The Newport Opera House’s Revival Enters Phase Two

The finished venue will have 700 seats and a rooftop garden with water views.
Courtesy of the Newport Opera House.

The Newport Opera House, one of the ten oldest standing opera houses in the United States and the longest-surviving theater in Rhode Island, has a storied past. Built as an amenity of the Perry House Hotel, it opened in Washington Square on December 28, 1867, with a staging of a farce titled Lucretia Borgia. The hall hosted readings and speeches by Mark Twain, Oscar Wilde, Harriet Beecher Stowe and Frederick Douglass. In the early twentieth century, minstrel and burlesque shows, boxing events and concerts featuring George M. Cohan and Duke Ellington were the main attractions. The Opera House was converted into a movie house in 1929.

In 2001, a nonprofit organization, the Newport Performing Arts Center, was formed; it bought the theater and launched the efforts to return the space to its former glory. But structural decline and business woes led the theater to go dark in August 2010. Stimulated by a $4.2 million state bond in 2015, more than 900 donors brought the total raised to $10 million toward the current goal of $25.6 million.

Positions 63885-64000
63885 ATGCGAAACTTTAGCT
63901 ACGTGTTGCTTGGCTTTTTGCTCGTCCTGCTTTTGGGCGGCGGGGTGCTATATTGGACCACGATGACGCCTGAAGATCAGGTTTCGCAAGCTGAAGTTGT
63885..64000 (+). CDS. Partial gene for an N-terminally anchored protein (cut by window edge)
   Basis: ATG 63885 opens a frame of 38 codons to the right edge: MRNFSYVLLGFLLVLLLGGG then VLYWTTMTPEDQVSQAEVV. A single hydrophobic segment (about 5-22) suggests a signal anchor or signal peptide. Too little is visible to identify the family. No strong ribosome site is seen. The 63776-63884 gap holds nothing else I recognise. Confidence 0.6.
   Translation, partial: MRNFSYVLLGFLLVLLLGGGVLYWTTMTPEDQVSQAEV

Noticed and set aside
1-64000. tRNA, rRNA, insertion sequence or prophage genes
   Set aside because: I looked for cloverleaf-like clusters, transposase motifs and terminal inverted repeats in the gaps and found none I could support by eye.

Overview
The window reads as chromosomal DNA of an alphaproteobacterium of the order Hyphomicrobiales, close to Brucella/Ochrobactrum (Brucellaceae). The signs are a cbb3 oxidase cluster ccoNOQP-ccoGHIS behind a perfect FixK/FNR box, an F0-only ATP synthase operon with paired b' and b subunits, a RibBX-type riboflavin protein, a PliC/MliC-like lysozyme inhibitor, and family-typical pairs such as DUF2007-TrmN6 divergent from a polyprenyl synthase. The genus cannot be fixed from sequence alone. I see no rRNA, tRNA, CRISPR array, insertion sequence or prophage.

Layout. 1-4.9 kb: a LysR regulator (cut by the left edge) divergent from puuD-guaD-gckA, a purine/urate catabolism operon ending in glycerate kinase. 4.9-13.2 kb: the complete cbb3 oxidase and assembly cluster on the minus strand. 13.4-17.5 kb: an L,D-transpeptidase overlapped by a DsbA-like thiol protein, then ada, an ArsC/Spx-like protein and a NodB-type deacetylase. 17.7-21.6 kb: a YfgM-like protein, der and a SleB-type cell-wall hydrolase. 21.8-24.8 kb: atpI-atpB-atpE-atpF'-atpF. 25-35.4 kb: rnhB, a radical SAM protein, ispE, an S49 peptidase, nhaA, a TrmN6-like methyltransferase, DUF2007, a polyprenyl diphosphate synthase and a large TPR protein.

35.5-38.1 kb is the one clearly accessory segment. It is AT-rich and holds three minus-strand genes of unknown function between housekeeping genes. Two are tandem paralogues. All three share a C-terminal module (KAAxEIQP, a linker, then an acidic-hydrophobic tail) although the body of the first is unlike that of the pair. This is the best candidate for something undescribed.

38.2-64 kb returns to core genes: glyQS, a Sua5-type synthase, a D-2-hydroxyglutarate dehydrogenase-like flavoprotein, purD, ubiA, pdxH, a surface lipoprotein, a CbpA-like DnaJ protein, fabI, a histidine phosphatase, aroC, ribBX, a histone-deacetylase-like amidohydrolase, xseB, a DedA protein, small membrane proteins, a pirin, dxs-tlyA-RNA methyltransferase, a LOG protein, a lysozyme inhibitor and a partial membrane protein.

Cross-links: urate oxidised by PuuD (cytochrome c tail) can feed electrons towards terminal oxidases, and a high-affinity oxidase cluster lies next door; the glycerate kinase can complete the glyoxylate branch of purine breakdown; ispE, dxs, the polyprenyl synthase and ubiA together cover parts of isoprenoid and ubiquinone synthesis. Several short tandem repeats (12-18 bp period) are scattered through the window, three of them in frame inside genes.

The theater’s complete overhaul began in spring 2016. New executive director Andrea Rounds notes that the “fragile infrastructure has been completely reinforced to prepare the building for a state-of-the-art theater.”

The structural work — plumbing, wiring, new bricks for the exterior — was executed while maintaining the historic architectural splendor, including a fifty-foot proscenium arch, opulent plaster wall columns, vaulted ceilings, arched windows and a sweeping staircase. The Opera House will have 700 seats and a rooftop garden and terrace with views of the harbor and Newport Bridge.

The board is currently preparing phase two by conducting a review of the project and recruiting new board members. “The Newport Performing Arts Center will be the beating heart of the performing arts for our local community and our visitors from around the world,” Rounds says.